Yes; I have SRAM MRX on my World Tourist, my SR and my GT and SRAM X.0 on our T50. The cable is extremely easy to replace.

Here is are instructions: http://bicycletutor.com/grip-shift-cable/

Membership to this site is a bargain and the videos are excellent.
Nigel
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#10
Okay thanks again
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#11
(02-24-2014, 02:11 AM)nfmisso Wrote:  
(02-23-2014, 10:28 PM)Blackwell1988 Wrote:  ..... they're gripshifts, do you ever use this type of gear system? thanks
Yes; I have SRAM MRX on my World Tourist, my SR and my GT and SRAM X.0 on our T50. The cable is extremely easy to replace.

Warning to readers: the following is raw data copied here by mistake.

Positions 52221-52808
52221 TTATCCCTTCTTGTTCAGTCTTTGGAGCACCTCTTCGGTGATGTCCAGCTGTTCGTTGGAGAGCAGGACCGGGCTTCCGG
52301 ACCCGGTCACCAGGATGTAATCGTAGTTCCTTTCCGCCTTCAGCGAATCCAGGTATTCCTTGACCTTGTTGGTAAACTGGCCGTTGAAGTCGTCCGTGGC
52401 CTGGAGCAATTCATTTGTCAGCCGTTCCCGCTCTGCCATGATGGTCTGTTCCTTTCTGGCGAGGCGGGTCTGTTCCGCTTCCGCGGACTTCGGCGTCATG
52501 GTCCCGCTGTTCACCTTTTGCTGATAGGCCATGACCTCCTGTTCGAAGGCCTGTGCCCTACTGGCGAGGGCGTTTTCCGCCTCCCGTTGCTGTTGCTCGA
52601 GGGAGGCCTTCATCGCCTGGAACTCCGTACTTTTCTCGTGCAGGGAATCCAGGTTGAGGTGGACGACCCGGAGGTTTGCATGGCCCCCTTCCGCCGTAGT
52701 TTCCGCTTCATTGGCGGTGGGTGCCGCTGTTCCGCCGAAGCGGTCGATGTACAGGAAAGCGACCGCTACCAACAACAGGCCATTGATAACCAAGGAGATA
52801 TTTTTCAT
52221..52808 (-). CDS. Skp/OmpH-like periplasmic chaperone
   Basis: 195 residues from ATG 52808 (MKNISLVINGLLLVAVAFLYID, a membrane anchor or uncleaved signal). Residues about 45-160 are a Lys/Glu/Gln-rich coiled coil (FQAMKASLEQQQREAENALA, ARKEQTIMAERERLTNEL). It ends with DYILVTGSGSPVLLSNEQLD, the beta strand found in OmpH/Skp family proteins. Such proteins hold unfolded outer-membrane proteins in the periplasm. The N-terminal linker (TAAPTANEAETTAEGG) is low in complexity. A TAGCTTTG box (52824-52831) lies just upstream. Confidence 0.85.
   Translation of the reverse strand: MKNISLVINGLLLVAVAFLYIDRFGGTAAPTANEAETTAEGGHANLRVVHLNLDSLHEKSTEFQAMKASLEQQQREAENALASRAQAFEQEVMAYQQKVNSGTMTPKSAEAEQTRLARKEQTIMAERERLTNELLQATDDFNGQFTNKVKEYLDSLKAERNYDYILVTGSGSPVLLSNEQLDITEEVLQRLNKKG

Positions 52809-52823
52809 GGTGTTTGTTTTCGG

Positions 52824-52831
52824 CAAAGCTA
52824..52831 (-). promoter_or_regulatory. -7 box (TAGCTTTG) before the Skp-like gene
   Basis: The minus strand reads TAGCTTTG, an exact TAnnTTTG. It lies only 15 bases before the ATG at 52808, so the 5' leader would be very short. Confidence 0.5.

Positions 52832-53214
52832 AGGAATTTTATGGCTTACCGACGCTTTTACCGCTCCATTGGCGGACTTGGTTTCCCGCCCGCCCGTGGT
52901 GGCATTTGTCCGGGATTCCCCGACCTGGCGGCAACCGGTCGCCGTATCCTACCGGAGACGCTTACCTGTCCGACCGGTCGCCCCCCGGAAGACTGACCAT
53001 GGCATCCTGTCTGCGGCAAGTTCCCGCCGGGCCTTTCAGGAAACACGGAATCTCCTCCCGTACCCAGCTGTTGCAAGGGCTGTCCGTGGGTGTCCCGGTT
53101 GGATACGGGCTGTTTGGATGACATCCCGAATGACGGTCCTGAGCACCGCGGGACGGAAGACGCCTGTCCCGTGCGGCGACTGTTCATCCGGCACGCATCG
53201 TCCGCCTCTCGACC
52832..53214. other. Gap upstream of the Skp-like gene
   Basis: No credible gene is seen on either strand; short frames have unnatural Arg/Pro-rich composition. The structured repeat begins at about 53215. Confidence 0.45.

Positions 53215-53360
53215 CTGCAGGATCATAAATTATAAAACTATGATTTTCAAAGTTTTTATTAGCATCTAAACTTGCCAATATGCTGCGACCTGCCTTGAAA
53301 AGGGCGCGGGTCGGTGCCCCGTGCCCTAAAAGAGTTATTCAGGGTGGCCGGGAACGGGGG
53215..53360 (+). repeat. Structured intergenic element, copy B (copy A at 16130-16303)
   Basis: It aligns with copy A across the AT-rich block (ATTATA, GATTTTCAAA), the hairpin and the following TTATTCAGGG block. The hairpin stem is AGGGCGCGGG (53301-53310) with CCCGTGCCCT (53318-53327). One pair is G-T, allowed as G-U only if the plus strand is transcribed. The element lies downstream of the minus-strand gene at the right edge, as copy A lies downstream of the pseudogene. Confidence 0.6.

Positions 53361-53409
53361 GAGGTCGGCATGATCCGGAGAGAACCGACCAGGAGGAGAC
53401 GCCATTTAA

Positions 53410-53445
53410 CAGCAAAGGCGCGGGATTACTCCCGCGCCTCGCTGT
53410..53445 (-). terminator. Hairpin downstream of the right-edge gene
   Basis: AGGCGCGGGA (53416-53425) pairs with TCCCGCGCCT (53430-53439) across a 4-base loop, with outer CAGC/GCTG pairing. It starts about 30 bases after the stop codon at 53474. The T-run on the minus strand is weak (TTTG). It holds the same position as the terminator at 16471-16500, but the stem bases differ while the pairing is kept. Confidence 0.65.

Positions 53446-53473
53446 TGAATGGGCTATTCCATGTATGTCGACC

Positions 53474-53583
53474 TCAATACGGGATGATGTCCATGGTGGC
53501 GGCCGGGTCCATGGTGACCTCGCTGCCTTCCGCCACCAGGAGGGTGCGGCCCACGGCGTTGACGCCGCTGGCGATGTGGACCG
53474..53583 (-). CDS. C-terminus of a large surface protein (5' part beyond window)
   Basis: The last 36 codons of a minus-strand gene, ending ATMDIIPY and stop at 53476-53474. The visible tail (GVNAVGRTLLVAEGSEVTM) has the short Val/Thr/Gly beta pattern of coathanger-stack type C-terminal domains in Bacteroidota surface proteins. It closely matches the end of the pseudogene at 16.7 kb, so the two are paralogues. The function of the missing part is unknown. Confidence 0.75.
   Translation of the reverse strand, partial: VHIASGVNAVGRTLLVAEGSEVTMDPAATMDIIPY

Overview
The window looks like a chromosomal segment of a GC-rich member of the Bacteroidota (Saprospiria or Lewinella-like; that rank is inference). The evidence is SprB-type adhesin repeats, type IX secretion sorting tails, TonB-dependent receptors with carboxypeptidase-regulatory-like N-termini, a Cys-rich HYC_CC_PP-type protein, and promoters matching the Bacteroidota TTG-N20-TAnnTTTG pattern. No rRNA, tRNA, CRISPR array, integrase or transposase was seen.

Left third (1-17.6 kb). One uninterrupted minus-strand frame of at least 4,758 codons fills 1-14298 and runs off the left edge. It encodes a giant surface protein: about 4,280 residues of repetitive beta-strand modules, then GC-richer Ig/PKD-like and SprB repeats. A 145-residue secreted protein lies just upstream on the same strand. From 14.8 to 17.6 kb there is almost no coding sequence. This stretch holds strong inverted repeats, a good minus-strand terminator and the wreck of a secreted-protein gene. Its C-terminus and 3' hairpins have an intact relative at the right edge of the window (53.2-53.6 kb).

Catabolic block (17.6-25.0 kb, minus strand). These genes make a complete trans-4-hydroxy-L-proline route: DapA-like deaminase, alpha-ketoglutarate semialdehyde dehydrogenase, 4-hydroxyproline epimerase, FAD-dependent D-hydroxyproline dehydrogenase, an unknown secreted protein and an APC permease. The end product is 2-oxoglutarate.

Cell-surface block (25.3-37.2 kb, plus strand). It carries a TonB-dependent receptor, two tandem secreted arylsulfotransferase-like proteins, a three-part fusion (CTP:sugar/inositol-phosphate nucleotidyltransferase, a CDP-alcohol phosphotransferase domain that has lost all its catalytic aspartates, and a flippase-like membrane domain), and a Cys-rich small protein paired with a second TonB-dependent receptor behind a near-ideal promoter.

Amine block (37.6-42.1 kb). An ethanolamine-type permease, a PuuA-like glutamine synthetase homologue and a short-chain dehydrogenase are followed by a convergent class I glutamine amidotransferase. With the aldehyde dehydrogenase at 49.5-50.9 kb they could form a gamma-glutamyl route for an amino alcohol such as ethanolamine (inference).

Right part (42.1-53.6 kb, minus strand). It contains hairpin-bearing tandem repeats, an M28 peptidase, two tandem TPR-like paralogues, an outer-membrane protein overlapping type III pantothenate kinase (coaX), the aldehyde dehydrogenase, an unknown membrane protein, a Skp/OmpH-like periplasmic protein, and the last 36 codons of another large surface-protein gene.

Here is are instructions: http://bicycletutor.com/grip-shift-cable/

Membership to this site is a bargain and the videos are excellent.

I have Microshift 6 speed shifters, what's the difference between these and yours? thanks. Daniel
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#12
(02-26-2014, 11:26 AM)Blackwell1988 Wrote:  I have Microshift 6 speed shifters, what's the difference between these and yours? thanks. Daniel

Hi Daniel;
Practically no difference when it comes to cable replacement.

On some, you can replace the cable without removing the shifter from the handle bars. First shift to the highest gear; disconnect the cable from the derailleur, pull the housing(s) off, and push the cable back into the shifter. You should be able to see the end of the cable roughly opposite of where the housing goes into the shifter.
Nigel